It would have been impossible to imagine the tragedy that has occurred in Japan, but now I don't have to. I can watch the images on television and I have seen the instant devastation. I have reflected on the "what if" scenarios for my own survival and the way I exist and I've drawn some conclusions about what would happen if I faced the same situation. I am sure, given recent events, that many of you have played this out in your minds.
On reflection, I realized that I depend on so many things, things that seem so simple and so accessible every day. I calculated that if I was faced with the same atrocity that I would run out of fresh water in about 24 hours and that I would run out of food in about a week. I would be left to fight for or trade anything I could for fresh water very quickly.
I tried to count the number of tools I use daily that don't need power to operate and I couldn't come up with one. Everything I own, I have to plug in to get it to work. Oh yes, and it is nuclear power, a source of energy that we now demonize because of the damage to that plant in Japan, that helps me power everything. If that source of energy was shut down here I couldn't use my cellphone and I couldn't use my computer. My food would perish in my fridge due to the lack of electricity. I don't stock much because my grocery store is a 24-hour store and is virtually next door. I rely on tap water for my drinking water and therefore I don't store much water in my house.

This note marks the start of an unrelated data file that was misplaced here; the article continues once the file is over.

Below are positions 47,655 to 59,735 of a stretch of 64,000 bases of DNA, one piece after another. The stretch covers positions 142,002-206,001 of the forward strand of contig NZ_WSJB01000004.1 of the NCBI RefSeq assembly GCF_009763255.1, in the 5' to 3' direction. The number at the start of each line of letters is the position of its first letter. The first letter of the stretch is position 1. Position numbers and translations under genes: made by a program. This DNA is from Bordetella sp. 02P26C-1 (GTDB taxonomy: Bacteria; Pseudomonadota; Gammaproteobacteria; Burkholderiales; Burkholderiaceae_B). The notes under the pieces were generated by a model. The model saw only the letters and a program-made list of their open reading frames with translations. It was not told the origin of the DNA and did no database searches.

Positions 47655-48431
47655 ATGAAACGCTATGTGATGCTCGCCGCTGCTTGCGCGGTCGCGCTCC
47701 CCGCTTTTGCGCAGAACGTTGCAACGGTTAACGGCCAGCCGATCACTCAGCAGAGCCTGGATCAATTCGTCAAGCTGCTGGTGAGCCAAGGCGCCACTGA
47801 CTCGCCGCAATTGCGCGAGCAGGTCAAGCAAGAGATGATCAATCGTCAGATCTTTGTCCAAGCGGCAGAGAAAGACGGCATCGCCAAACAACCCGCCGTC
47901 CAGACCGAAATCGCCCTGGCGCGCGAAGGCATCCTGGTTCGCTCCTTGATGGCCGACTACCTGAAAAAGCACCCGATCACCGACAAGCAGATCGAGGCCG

If I had to relocate, where would I go? Maybe I would drive to join my family far away. I expect I would be relatively safe there, although I am not sure I would have enough gas in my tank to get there. I have no certainty that I would not end up in a refuge shelter, sleeping on the floor of some large arena, grateful for the shelter and hospitality of a large nonprofit organization.
END OF THE SAFE ZONE?
I observed the Indonesian tsunami a few years ago and have of course been following the wars in the Middle East, the mud slides in Central America and the devastation caused by Chile's earthquake, but this event has caused me to shudder in the space of what I perceived to be my safe zone. Maybe it was the images I saw on television.
Maybe it was the suddenness of the cataclysm, but it seems to be increasing in severity with each passing day. Is Mother Nature taking revenge on us, I wonder? Is this some higher form of complex messaging trying to tell us something? Perhaps this event is so impactful for me because despite all of their planning and risk preparedness, the Japanese could simply not protect themselves against the unstoppable.
What message does that send to those who feel risk management can make a difference? How do you re-inspire a nation to be risk conscious when you just survived or witnessed what we all witnessed from the comfort of our own couch?
As horrible and impossible as the present circumstances appear, Japan will prevail because there is one risk control that never fails, the strength of human spirit. And Japan has demonstrated time and time again that it has that resiliency in bunches.
JOANNA MAKOMASKI is a specialist in innovative enterprise risk management methods and implementation techniques.
May 1, 2011
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